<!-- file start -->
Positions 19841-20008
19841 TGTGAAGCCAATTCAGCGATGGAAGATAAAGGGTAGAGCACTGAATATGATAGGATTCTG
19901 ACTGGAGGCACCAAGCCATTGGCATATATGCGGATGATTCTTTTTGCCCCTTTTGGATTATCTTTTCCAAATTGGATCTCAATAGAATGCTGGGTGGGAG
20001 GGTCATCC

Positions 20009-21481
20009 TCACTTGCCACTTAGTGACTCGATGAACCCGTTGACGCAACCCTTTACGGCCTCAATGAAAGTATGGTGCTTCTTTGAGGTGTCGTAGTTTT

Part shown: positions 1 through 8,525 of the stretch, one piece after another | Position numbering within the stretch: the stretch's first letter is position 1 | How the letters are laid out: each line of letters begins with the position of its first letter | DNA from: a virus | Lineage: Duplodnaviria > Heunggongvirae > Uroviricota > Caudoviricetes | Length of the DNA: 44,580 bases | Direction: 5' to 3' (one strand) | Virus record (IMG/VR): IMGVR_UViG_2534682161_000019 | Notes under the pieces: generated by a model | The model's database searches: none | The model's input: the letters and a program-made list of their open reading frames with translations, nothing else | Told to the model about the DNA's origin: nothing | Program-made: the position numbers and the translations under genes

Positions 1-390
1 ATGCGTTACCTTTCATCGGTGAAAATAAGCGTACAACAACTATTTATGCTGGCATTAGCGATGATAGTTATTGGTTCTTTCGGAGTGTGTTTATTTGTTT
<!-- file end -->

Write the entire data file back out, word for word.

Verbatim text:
Positions 19841-20008
19841 TGTGAAGCCAATTCAGCGATGGAAGATAAAGGGTAGAGCACTGAATATGATAGGATTCTG
19901 ACTGGAGGCACCAAGCCATTGGCATATATGCGGATGATTCTTTTTGCCCCTTTTGGATTATCTTTTCCAAATTGGATCTCAATAGAATGCTGGGTGGGAG
20001 GGTCATCC

Positions 20009-21481
20009 TCACTTGCCACTTAGTGACTCGATGAACCCGTTGACGCAACCCTTTACGGCCTCAATGAAAGTATGGTGCTTCTTTGAGGTGTCGTAGTTTT

Part shown: positions 1 through 8,525 of the stretch, one piece after another | Position numbering within the stretch: the stretch's first letter is position 1 | How the letters are laid out: each line of letters begins with the position of its first letter | DNA from: a virus | Lineage: Duplodnaviria > Heunggongvirae > Uroviricota > Caudoviricetes | Length of the DNA: 44,580 bases | Direction: 5' to 3' (one strand) | Virus record (IMG/VR): IMGVR_UViG_2534682161_000019 | Notes under the pieces: generated by a model | The model's database searches: none | The model's input: the letters and a program-made list of their open reading frames with translations, nothing else | Told to the model about the DNA's origin: nothing | Program-made: the position numbers and the translations under genes

Positions 1-390
1 ATGCGTTACCTTTCATCGGTGAAAATAAGCGTACAACAACTATTTATGCTGGCATTAGCGATGATAGTTATTGGTTCTTTCGGAGTGTGTTTATTTGTTT